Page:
We received a lot of good feedback from the faculty and staff meetings on Friday, and I want to thank everyone who took the time to participate. I've had helpful suggestions about the use of video conferencing, and we'll keep working on how to moderate the meetings to ensure that everyone feels free to contribute.
The meetings generated a number of good revenue-generating ideas. In terms of curriculum, they included expanding enrollment in some courses able to handle it, offering some of our lecture courses online, expanding our course offerings during the summer, and converting some smaller-enrollment seminars into larger lecture classes that could draw students from across the University and the larger community. Ideas also arose in terms of new certificates, retraining activities, and even new degree programs that could attract a new cohort of traditional and non-traditional students alike. We heard other suggestions of increasing our research activities, particularly federal research that generates indirect-cost recovery and consulting services that generate external sales revenue. Tapping economic stimulus money and the dedicated funds at the state level for the arts and the natural environment also came up as something we should pursue.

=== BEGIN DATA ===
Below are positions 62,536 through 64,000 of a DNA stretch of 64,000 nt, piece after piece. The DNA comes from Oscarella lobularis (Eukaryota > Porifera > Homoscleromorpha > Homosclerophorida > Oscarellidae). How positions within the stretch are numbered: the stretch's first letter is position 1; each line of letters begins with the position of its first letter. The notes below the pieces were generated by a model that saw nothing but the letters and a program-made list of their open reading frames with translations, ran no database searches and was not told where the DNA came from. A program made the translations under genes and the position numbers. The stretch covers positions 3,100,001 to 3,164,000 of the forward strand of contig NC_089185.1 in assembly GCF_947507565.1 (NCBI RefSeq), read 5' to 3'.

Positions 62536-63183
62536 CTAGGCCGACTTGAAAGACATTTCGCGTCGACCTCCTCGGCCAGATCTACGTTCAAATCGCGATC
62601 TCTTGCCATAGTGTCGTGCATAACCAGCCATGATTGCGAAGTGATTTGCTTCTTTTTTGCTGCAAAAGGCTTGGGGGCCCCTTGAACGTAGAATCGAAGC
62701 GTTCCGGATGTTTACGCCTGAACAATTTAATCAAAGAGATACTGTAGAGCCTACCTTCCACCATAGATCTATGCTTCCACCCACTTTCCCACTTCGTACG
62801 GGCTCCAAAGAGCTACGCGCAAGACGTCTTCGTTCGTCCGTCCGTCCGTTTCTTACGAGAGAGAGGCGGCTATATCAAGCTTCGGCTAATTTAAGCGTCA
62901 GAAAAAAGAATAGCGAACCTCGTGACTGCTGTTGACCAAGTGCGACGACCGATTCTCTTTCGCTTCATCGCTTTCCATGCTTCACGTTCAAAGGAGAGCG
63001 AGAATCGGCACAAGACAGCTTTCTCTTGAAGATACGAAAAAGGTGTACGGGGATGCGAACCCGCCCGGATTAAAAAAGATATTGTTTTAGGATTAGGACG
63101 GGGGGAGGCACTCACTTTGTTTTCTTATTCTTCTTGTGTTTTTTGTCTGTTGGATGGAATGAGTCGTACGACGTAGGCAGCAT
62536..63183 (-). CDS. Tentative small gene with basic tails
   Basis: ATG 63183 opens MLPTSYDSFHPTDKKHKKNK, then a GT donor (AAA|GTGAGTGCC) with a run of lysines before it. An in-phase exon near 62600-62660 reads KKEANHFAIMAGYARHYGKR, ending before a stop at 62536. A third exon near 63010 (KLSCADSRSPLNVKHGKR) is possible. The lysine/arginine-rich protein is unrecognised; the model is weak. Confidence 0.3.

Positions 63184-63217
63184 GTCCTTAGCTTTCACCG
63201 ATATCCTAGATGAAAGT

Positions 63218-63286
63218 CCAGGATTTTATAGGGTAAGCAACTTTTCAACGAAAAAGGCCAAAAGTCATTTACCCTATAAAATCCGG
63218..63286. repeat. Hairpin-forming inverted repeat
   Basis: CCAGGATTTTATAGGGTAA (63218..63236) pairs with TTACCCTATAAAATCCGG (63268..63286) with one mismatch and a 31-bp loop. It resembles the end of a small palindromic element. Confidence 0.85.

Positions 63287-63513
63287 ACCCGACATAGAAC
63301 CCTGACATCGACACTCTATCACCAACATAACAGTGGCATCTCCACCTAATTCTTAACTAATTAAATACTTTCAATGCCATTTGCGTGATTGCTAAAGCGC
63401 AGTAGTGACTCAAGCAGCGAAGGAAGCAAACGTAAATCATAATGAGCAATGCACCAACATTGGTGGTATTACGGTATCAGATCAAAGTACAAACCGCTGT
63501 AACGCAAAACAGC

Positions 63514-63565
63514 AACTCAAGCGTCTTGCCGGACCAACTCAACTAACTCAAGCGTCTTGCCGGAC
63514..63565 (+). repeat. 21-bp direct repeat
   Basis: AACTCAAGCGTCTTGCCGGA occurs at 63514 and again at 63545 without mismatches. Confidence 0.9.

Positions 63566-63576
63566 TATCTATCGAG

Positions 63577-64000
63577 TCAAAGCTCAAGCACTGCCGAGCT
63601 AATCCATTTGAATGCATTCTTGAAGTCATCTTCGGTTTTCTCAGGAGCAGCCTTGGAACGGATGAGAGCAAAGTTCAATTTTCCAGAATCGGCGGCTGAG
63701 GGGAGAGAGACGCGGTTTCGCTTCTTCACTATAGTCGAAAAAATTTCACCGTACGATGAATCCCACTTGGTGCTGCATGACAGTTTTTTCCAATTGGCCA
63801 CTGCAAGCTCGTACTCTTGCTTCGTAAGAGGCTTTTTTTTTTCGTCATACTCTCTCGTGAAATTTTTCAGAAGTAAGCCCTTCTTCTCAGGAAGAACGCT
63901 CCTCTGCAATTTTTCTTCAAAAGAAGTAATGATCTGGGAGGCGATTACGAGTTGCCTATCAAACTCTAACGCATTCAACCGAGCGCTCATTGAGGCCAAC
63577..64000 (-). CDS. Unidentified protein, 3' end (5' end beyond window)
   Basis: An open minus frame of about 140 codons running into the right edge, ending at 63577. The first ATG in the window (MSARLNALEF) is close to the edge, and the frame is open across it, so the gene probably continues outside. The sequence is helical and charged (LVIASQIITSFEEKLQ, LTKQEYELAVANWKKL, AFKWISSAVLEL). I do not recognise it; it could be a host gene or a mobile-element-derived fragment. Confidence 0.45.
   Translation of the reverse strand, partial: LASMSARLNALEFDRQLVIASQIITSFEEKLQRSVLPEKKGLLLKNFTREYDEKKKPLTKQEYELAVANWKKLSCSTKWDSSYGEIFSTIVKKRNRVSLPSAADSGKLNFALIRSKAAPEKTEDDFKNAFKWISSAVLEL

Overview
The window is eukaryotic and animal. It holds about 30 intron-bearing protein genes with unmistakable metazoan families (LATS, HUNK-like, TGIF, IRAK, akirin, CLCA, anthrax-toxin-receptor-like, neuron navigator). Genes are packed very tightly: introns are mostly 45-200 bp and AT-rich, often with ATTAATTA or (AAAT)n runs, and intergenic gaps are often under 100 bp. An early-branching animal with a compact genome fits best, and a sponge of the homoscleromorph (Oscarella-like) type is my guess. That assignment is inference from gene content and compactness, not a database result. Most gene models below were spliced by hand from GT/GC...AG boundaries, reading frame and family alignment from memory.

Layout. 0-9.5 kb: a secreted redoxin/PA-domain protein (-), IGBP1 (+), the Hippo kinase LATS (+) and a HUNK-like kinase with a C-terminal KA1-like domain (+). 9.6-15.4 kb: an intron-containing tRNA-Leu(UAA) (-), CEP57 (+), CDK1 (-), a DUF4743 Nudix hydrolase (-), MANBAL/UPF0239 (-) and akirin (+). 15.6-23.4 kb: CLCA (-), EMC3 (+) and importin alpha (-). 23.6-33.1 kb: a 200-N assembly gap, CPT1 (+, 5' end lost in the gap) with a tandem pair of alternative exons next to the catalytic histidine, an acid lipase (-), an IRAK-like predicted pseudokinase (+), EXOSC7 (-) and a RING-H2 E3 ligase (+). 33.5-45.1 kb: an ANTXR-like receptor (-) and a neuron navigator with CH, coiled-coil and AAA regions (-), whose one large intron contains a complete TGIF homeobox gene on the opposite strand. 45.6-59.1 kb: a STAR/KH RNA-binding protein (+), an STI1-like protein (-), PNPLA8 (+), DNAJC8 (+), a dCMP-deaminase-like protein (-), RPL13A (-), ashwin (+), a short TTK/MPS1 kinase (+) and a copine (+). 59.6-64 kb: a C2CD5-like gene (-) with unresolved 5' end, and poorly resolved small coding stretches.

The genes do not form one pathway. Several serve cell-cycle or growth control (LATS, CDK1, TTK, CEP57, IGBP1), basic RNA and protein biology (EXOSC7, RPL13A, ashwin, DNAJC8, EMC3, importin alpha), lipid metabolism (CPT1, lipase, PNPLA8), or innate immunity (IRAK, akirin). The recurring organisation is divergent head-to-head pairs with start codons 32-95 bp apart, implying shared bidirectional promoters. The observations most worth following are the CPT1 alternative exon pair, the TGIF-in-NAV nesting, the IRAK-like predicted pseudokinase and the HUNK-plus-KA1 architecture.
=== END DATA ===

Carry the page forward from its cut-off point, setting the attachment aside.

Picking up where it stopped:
Our next step is to draw upon your ideas as we finish a draft of the compact request we'll present to the Provost next week. The deans and department heads will review the draft on Wednesday morning, and we'll send the compact out to faculty and staff for comment by Thursday morning. The time frame they've given us is very tight, so we'll be asking for comments back by 8 a.m. Friday. For longer-term planning, task forces will be formed to assess revenue generating ideas and the implications of the Graduate School's closure. Watch for more about that in a future Monday Minute.